Fayż Moḥammad is best known for his books on Afghan history. During Ḥabīb–Allāh’s reign, he accepted two commissions to write a comprehensive history of Afghanistan covering events from the time of Aḥmad Shah down through the reign of Ḥabīb–Allāh Khan. The first was a history of Afghanistan entitled Toḥfat al-ḥabīb (Ḥabīb’s gift) in honor of the amir, but Ḥabīb-Allāh Khan deemed the finished work unacceptable and ordered Fayż Moḥammad to start over. The revised version is the three-volume history of Afghanistan entitled Serāj al-tawārīḵ (Lamp of Histories), an allusion to the amir’s honorific “Lamp of the Nation and Religion” (Serāj al-mella waʾl-dīn). There were also problems in publishing it, the third volume never being completely printed. It is thought that the process of publishing the third volume lasted several years and only ended after Ḥabīb–Allāh Khan’s death (Romodin, 1969, p. 114). According to Moḥammad Ḡobār (p. 396), publication on the third volume was halted at page 1,240 for unspecified reasons. Ḥabīb–Allāh Khan’s successor, Amān–Allāh Khan, was initially interested in the work and typesetting resumed in the mid-1920s, but when the amīr reviewed the material in it on Anglo-Afghan relations, he reportedly changed his mind, and ordered all published but still incomplete copies of the third volume taken from the press and burned (Shkirando, p. 17). Despite this reaction, Fayż Moḥammad continued work on his chronicle. The manuscript of the remainder of the third volume is widely believed to have been finished, and the autograph was reportedly turned over to the Afghan archives by Fayż Moḥammad’s son. Volumes devoted to Ḥabīb–Allāh Khan and Amān–Allāh Khan may also have been written. A farmān issued by the latter announced that Fayż Moḥammad had been ordered to complete the Serāj and then begin work ona chronicle of the reign of Amān–Allāh Khan to be entitled Tārīḵ-e ʿaṣr-e amānīya. There is some evidence to suggest he did indeed carry out these commissions, although nothing more was ever published (Shkirando, p. 18).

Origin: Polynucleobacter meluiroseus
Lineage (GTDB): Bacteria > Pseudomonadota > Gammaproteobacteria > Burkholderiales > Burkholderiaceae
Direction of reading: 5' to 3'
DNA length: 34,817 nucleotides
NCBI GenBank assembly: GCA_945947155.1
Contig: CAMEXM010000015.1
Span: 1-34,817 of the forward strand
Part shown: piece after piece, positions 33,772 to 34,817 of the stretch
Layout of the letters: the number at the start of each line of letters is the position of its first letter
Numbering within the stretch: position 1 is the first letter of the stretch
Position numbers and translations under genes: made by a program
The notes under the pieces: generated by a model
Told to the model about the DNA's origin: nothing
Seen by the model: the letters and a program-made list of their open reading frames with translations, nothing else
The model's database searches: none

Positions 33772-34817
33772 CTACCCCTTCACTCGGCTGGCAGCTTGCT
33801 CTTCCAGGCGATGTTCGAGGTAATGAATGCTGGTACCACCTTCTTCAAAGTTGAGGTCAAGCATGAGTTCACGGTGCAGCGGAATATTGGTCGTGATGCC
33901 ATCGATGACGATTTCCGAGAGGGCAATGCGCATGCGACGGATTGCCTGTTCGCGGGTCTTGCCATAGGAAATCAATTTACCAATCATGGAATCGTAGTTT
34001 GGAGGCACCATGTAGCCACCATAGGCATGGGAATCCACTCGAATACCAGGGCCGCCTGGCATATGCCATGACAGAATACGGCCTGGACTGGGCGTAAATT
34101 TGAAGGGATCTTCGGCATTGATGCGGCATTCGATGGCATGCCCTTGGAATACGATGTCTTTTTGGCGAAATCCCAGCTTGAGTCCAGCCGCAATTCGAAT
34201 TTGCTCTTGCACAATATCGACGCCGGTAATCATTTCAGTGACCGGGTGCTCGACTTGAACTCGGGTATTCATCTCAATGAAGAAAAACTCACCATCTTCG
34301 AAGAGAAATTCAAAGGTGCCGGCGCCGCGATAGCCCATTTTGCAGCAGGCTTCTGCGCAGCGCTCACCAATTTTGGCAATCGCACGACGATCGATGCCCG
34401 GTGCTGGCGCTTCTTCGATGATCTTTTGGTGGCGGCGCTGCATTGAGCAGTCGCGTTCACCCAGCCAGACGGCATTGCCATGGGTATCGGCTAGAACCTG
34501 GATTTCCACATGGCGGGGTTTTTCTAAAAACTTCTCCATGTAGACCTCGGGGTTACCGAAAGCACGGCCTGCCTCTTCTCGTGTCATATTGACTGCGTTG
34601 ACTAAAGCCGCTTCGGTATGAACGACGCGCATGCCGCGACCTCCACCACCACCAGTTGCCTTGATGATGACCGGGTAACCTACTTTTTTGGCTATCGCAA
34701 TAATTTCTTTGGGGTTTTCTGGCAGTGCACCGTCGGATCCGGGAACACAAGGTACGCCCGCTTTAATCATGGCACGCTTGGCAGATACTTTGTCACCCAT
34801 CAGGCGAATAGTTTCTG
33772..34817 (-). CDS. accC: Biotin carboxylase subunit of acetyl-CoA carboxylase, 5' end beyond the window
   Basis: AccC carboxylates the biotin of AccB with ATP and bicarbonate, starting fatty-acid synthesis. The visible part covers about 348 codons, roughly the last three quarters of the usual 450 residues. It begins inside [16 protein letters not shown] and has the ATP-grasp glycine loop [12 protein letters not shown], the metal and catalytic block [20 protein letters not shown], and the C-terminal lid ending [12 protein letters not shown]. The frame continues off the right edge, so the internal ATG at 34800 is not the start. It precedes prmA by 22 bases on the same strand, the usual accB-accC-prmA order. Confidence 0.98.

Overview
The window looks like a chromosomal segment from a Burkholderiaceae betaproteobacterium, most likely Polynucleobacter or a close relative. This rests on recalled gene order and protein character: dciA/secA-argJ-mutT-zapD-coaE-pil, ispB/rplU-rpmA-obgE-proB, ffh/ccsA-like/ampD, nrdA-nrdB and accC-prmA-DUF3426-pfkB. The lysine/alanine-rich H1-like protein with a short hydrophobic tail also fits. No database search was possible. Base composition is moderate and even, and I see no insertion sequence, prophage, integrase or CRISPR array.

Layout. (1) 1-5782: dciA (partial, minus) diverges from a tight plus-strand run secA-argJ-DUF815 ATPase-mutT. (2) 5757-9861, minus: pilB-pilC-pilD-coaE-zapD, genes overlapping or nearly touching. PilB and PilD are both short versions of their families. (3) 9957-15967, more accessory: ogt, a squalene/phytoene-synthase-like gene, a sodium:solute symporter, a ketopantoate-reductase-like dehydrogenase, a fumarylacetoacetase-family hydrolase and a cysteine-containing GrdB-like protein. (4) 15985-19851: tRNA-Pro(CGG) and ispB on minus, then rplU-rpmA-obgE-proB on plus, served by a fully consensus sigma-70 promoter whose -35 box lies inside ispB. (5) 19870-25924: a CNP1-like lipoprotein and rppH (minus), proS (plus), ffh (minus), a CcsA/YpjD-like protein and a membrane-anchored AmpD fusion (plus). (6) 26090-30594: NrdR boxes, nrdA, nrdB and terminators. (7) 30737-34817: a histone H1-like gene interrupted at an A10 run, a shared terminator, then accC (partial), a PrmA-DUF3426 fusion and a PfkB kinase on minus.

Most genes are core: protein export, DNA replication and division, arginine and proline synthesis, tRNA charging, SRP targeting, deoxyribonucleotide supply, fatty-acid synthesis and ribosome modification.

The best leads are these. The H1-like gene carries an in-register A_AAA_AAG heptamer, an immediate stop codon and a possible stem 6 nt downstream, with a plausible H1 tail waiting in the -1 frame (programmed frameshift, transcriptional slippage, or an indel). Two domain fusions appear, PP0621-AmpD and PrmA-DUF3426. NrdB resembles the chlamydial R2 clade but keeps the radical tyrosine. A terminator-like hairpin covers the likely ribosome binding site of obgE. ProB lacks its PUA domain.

Besides the monumental Serāj al-tawārīḵ, Fayż Moḥammad wrote the following works: (1) Tārīḵ-e ḥokamā-ye motaqaddem, compiled while he was working at the Ministry of Education; (2) Fayż al-foyūżāt ,a fragment of which, called “Afghan treaties and agreements (ʿahd wa mīṯāq-e afḡān) was published in Sayyed Mahdī Farroḵ’s Tārīḵ-e sīāsī-ye Afḡānestān (Tehran, 1314 Š./1935) and which, in tune with the times, was a sharp critique of the late ʿAbd–al-Raḥmān’s relations with the British; (3) Faqarāt-e šarʿīya, which is not known to have survived; and (4) Nasab-nāma-ye ṭawāʾef-e afāḡena wa taʿaddod-e nofūs-e īšān, also known as Nežād-nāma-ye afḡān, a description of Afghan tribes and non-Afghans residing in Afghanistan. The Nežād-nāma was published in Persia in 1933 from a manuscript thought to be the autograph and held in the Ketāb-ḵāna-ye mellī-ye malek in Tehran (ms. no. 3730). Other works of Fayż Moḥammad, many of which have been lost, are listed by the editors of Nežād-nāma (pp. 29–32).

Fayż Moḥammad was also a skilled calligrapher, a talent that first attracted the attention of Ḥabīb–Allāh Khan. Among the works he is known to have copied is a 230 folio collection of farmāns isssued by the Mughal ruler Awrangzēb (r. 1068–1118/1658–1707) which he completed in Jalālābād in 1312/1894; the divan of Šehāb-e Toršīzī, a late 18th century poet from Herat; and Resāla-ye fīūz, a treatise on explosives (Shkirando, p. 20).

 

Bibliography:

Works. Ketāb-e taḏakkor-e enqelāb, tr. A. I. Shkirando as Kniga upominanii o myatezhe, Moscow, 1988.

Nežād-nāma-ye afḡān, eds. K. Yazdānī and ʿA. Raḥīmī, Qom, 1372 Š./1993.

Serāj al-tawārīkò, Kabul, 1331-1333/1913-1915.

Sources and studies. M. Farroḵ, Tārīḵ-e sīāsī-ye Afḡānestān, Tehran, 1314 Š./1935; repr., Qom, 1371 Š./1992.

Idem, Korsī-nešīnān-e Kābūl, ed. M. Ā. Fekrat, Tehran, 1370 Š./1991.

M. Ḡobār, Tārīḵ-e adabīyāt-e Afḡānestān, Kabul, n.d.

ʿA. Ḥabībī, Jonbeš-e mašrūṭīyat dar Afḡānestān, Kabul, 1363 Š./1984.

H. K. Kakar, Government and Society in Afghanistan: The Reign of Amir ʿAbd-al-Rahman Khan, Austin and London, 1979.

V. A. Romodin, “Sources of the Sirāj al-tawārīkh,” in Pis’mennye pamyatniki i problemy istorii kul’tury narodov Vostoka, May 1969, p. 114 (Abstracts of papers presented at the Fifth Annual Session of the Literary Division of the Institute of Orientalistics, Academy of Sciences).

Idem, “Sochinenie Siradzh at-tawarikh i ego istochniki” (The Serāj al-tawārīkò and its sources), in D. A. Ol’derogge, ed., Strany i narody Vostoka XXVI/3, Moscow, 1989, pp. 225-48.

(R. D. McChesney and A. H. Tarzi)

Originally Published: December 15, 1999

Last Updated: January 24, 2012

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Vol. IX, Fasc. 5, pp. 454-456